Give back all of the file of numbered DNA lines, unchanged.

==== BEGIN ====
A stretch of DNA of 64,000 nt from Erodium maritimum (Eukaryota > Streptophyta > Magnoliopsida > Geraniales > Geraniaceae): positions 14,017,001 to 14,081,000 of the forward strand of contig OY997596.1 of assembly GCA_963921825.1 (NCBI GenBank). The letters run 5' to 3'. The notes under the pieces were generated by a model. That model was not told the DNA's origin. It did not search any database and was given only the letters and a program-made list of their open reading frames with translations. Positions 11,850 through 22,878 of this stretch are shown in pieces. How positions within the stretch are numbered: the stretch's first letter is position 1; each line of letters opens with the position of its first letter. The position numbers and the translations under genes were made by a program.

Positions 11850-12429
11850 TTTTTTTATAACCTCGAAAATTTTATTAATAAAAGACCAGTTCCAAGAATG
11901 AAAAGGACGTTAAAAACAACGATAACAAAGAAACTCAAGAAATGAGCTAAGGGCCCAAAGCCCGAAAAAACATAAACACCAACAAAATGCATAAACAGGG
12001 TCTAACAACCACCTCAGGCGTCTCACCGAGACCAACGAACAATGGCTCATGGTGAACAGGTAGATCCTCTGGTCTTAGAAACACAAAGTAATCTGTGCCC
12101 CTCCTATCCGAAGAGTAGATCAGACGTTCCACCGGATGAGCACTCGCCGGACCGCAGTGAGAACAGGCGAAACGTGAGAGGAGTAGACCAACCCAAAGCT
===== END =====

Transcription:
A stretch of DNA of 64,000 nt from Erodium maritimum (Eukaryota > Streptophyta > Magnoliopsida > Geraniales > Geraniaceae): positions 14,017,001 to 14,081,000 of the forward strand of contig OY997596.1 of assembly GCA_963921825.1 (NCBI GenBank). The letters run 5' to 3'. The notes under the pieces were generated by a model. That model was not told the DNA's origin. It did not search any database and was given only the letters and a program-made list of their open reading frames with translations. Positions 11,850 through 22,878 of this stretch are shown in pieces. How positions within the stretch are numbered: the stretch's first letter is position 1; each line of letters opens with the position of its first letter. The position numbers and the translations under genes were made by a program.

Positions 11850-12429
11850 TTTTTTTATAACCTCGAAAATTTTATTAATAAAAGACCAGTTCCAAGAATG
11901 AAAAGGACGTTAAAAACAACGATAACAAAGAAACTCAAGAAATGAGCTAAGGGCCCAAAGCCCGAAAAAACATAAACACCAACAAAATGCATAAACAGGG
12001 TCTAACAACCACCTCAGGCGTCTCACCGAGACCAACGAACAATGGCTCATGGTGAACAGGTAGATCCTCTGGTCTTAGAAACACAAAGTAATCTGTGCCC
12101 CTCCTATCCGAAGAGTAGATCAGACGTTCCACCGGATGAGCACTCGCCGGACCGCAGTGAGAACAGGCGAAACGTGAGAGGAGTAGACCAACCCAAAGCT